Ringbrothers’ 1972 Chevy Blazer K5 Makes 1,200 HP, and That’s Not Even the Best Part
This rig looks great from far away, but it’s a whole lot better up close.
There are companies that specialize in building high-dollar restomods, and then there's Ringbrothers. The machines the shop puts together are mentioned in the same breath as those from Icon 4x4, and the quality is A1. Its most recent creation, a super-customized 1972 Chevy Blazer called "Bully," isn't an exception.
Look past the supercharged, 1,200-horsepower, 6.8-liter LS3 V8. I know it sounds strange, but trust me. Take a closer look at the intentionally designed elements on both the interior and exterior of this truck. Big power might be demanded when the price is doubtlessly astronomical, but it's the small stuff here that really makes this build stand out from the sea of get-rich-quick restomods that have flooded the aftermarket.
Before we dive into that, though, let me share a few more headline specs. The truck has a Dana 44 front axle and a Dana 60 rear axle. The transmission is a built 4L80E. The shocks are from Fox, there are two per corner, and they help damp the new custom suspension with massive rear trailing arms. The wheels are also custom units from HRE, fitted with 35-inch tires. Stopping this leather-upholstered, custom-painted tank are six-piston Baer calipers at every corner.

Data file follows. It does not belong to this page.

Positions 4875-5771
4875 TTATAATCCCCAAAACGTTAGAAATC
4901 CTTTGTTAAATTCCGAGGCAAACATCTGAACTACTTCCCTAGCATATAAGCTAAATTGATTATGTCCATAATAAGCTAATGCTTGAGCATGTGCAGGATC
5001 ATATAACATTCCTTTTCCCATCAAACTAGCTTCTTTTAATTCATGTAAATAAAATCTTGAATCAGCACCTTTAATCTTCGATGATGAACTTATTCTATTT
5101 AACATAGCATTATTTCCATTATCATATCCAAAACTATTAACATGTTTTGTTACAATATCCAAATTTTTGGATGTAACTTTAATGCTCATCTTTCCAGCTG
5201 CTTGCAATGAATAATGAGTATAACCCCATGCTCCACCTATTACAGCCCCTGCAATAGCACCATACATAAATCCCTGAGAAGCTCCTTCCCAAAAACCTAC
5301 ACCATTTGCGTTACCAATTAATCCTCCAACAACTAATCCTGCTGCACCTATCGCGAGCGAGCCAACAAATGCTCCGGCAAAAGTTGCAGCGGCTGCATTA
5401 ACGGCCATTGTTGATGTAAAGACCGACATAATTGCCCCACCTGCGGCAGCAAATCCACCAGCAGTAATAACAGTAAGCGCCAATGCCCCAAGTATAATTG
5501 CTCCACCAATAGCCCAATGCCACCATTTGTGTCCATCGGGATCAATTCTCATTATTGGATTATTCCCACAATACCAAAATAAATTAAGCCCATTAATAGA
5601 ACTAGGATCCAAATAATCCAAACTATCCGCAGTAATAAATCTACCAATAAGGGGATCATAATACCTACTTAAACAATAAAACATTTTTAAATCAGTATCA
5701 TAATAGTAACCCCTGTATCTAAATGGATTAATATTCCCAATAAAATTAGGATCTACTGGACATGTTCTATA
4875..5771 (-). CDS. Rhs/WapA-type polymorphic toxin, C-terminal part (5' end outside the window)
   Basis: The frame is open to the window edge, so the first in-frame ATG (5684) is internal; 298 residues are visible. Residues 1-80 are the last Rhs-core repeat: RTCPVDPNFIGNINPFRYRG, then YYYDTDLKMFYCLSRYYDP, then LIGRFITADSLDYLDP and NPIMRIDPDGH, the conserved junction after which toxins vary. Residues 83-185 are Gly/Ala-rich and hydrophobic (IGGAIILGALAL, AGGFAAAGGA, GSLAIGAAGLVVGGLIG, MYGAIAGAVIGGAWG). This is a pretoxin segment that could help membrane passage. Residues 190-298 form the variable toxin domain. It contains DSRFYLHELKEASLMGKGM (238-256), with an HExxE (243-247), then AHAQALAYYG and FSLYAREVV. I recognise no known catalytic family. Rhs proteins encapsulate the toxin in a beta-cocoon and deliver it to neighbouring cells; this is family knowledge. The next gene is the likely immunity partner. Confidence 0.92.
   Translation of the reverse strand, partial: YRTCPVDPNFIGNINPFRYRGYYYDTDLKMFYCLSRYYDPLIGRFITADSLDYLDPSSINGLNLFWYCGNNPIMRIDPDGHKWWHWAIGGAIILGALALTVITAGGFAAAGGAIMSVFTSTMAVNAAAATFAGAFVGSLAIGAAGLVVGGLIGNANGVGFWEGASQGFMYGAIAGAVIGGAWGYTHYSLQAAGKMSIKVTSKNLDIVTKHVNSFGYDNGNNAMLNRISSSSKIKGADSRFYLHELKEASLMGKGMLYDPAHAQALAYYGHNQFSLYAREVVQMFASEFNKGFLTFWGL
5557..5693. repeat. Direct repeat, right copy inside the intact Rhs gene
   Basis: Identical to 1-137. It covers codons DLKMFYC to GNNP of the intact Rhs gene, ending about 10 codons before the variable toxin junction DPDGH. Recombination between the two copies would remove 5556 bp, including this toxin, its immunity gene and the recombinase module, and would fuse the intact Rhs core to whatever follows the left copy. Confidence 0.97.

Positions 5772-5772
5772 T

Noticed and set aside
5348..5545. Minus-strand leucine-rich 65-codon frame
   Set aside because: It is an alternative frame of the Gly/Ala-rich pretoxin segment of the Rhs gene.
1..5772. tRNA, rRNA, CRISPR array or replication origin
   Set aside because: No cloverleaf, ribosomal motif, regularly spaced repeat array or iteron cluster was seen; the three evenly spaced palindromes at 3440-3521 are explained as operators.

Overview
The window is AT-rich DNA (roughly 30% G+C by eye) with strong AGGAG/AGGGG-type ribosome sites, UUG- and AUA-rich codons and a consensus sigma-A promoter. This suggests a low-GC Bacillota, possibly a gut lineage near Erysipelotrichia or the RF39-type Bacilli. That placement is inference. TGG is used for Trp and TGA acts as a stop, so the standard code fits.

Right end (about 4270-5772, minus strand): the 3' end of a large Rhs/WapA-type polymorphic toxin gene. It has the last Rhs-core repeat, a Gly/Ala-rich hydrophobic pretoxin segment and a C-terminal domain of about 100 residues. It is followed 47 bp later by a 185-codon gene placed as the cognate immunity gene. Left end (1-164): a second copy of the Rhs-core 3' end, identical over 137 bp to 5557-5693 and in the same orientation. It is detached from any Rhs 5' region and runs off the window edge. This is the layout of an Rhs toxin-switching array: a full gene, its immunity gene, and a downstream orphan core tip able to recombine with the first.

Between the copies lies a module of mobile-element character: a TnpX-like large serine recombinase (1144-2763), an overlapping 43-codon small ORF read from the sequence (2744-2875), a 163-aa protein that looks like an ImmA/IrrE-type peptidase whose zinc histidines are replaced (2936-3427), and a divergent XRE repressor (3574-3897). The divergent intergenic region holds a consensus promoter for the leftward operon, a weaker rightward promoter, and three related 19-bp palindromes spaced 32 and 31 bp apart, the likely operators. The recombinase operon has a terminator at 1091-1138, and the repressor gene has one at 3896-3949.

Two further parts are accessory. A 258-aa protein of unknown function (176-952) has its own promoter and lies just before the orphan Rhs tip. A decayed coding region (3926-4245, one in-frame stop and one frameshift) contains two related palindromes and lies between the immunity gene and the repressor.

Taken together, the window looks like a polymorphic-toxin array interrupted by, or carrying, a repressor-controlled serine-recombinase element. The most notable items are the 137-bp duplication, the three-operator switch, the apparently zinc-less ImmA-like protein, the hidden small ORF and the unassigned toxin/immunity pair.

Fuel economy? Not that kind of car.
Now that stuff is all well and good, but the best parts of this build can't be seen or heard from 50 feet away. The seats, for instance, are suspended by their own little coilovers. They're also upholstered pristinely, resembling finely crafted yet robust beach chairs. I wouldn't want to drag them around my deck, but the 2.9-liter Whipple supercharger definitely helps with that.
The cargo area is upholstered as well, but it's not just haphazard quilting like so many manufacturers—OEM and aftermarket—are obsessed with. I would never have thought of upholstery which somehow looks structural but Ringbrothers did and it looks great.
Changes to the metal of the car and the fine finishing work round everything out. Beyond the incredible paint, the hood now features two radiator heat extractors which are beautiful and seamlessly integrated. Likewise, the tailgate has been notched in the middle to add a little bit of interest to an area that goes unchanged on so many other builds. That's really what you're paying for here: Attention to detail and creativity beyond just billet, billet, billet.
There is, to be fair, plenty of billet metal, but it's contrasted with reasonable success by 3D-printed parts, supremely attractive carbon fiber, and exterior badging which features a little wooden baseball bat. I've never seen real wood in a badge before but there should be more of it.
In short, the K5 Bully gets half of the classic "speak softly and carry a big stick" equation right. It does carry a big stick, but it also has a level of craftsmanship that puts it head and shoulders above most other builds, K5 or not. With 1,200 horsepower on tap, it definitely does not speak softly, though.
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